First we fast to show our solidarity with the poor.  Try eating just one full meal – no breakfast, and nothing for supper – a little for lunch.  Try it – and if you feel no religious experience in doing it at least try it as an experiment.  Observe what you feel.  You will feel hunger, you will feel weak.  With this feeling try passing by Jollibee or Ted’s batchoy and when you past by inhale the sweet aroma of chicken joy or those delicious concoction of innards and pancit.  Take a very deep breath.  What do you feel.  If you do this today and if you experience the pangs of hunger this day know very well that that experience is endured and felt by most Filipinos not just for a day but every day of their lives. The hunger that you will feel is the same hunger that young boys and girls in the streets feel. The hunger that you will feel is the same hunger that your fellow Filipinos endure everyday of their lives.  On this day we will face the fact of hunger – we will work with the same intensity, we will not rest though we will feel weak, we will savor the pangs and pains of hunger so that we will be in solidarity with the poor.  This fact will lead us to the second reason why we fast.

We fast so that we may grow in compassion.  We fast in order to become sensitive to what others feel.  We fast so that we will feel what others feel.  Fasting is a training in sensitivity.  First it will teach you the difficulty of being poor, it will teach you the fear which every parents fear when they loose their work, loose their income and loose the ability to provide for their family.  You will understand what your parents feel, you will understand why some people will suffer the shame of begging on the streets.  You will understand why people steal, you will understand why they can cheat you, and why some of them go to prison. When you are hungry you will at times get irritated – now you will understand why people get into conflict – you get to understand the feeling, you get the feel. And then you will notice that you will not be as condemning as before, you will notice that you will be more forgiving, more patient more kind, more sensitive.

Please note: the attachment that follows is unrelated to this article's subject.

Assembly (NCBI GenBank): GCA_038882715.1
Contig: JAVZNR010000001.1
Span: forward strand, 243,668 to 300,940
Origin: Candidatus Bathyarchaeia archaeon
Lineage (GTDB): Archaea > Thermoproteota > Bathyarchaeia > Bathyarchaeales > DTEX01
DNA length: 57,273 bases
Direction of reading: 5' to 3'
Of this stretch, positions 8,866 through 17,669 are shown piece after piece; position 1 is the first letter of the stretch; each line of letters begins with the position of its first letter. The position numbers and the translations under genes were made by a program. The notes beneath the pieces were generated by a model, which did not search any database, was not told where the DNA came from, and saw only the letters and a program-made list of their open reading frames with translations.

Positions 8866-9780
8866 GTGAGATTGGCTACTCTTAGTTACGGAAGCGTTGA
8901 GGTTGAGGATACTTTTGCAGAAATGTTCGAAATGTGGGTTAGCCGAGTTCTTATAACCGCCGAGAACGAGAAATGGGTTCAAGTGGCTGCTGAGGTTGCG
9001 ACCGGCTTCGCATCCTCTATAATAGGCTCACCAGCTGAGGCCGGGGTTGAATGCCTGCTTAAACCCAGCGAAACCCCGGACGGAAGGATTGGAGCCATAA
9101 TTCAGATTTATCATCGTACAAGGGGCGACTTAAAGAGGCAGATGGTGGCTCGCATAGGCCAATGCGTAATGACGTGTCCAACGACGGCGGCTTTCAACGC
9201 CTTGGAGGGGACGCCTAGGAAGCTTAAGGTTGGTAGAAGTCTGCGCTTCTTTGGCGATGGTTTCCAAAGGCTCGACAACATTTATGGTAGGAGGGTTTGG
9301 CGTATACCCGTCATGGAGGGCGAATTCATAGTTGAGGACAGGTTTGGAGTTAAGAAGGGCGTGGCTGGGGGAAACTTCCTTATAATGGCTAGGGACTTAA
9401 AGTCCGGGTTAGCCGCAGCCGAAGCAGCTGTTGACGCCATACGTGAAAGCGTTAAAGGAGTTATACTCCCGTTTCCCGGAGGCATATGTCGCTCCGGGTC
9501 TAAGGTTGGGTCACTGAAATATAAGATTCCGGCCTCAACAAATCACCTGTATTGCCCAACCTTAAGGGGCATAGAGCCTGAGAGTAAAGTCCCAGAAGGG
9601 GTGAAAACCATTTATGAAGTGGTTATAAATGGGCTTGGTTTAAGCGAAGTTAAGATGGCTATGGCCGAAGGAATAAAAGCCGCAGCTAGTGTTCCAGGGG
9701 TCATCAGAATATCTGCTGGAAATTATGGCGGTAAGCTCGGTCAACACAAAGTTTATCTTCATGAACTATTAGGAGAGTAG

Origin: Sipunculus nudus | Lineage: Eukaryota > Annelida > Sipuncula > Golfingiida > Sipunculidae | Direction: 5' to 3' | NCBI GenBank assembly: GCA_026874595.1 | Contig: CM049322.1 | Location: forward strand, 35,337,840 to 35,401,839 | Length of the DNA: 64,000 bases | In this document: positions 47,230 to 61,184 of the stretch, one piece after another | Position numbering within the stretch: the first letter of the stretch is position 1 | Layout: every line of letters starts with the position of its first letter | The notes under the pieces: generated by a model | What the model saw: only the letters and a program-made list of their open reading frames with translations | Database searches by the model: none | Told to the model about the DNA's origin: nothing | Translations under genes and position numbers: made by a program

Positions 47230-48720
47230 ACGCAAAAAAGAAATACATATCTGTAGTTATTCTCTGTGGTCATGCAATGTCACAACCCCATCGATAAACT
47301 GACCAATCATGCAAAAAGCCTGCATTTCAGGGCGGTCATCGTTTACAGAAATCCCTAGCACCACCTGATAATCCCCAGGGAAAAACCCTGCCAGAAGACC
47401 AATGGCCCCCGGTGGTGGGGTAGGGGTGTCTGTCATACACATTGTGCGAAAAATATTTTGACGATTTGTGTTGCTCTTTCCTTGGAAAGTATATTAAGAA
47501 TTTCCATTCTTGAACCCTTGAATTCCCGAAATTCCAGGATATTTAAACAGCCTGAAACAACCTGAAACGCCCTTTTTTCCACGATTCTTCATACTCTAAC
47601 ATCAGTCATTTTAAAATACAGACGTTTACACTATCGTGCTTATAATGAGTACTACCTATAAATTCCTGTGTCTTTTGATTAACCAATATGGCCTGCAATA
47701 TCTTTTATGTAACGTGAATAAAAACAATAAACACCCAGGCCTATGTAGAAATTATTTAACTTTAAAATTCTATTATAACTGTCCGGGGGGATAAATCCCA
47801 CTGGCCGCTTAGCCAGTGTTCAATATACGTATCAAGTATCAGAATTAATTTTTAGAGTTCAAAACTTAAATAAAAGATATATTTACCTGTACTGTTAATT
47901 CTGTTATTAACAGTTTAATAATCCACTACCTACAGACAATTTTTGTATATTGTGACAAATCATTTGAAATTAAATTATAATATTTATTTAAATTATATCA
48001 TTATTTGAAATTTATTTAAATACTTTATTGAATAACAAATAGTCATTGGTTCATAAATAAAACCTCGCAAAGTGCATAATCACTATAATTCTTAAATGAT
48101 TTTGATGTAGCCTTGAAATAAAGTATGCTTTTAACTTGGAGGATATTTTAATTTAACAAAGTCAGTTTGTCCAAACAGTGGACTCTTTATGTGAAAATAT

This particular feeling of compassion can really bear fruit if the parish or communities we are in can provide us a way of expressing this in the concrete.  For example the budget we have planned for this day may go to a parish fund that will help the needy, provide capital for the poor, buy medicines for the sick or help those in prison. 

There are still other reasons – some do it for its health benefit – you fast once in a while so that the body can cleanse itself, to get rid of the impurities in our system.  Some people fast to discipline themselves because they say that if you can’t discipline your craving for food what can you discipline then?  It can be true, for in fasting you practice saying no to yourself.  My body wants me to do this but I say no to it.  I impose discipline on myself, on my body, on my impulses, on my instincts. 

We Catholics do it primarily for penance – we fast to do penance.  That is why we fast as ashes are imposed on our foreheads – the sign of penance is the ashes that is imposed – it is a sign and we fast to complement the sign that we are really intent in reforming our lives and making up for our past.  With fasting, the imposition of ashes and the penance it signify becomes more significant, more determined and more resolute.

Fasting - to eat or not to eat – it is your choice.  I wish that you would choose the good.  As we begin lent with the imposition of ashes we are reminded of the beauty of an age-old practice we have neglected for so long.  Today let us rediscover this practice and its meaning to our lives.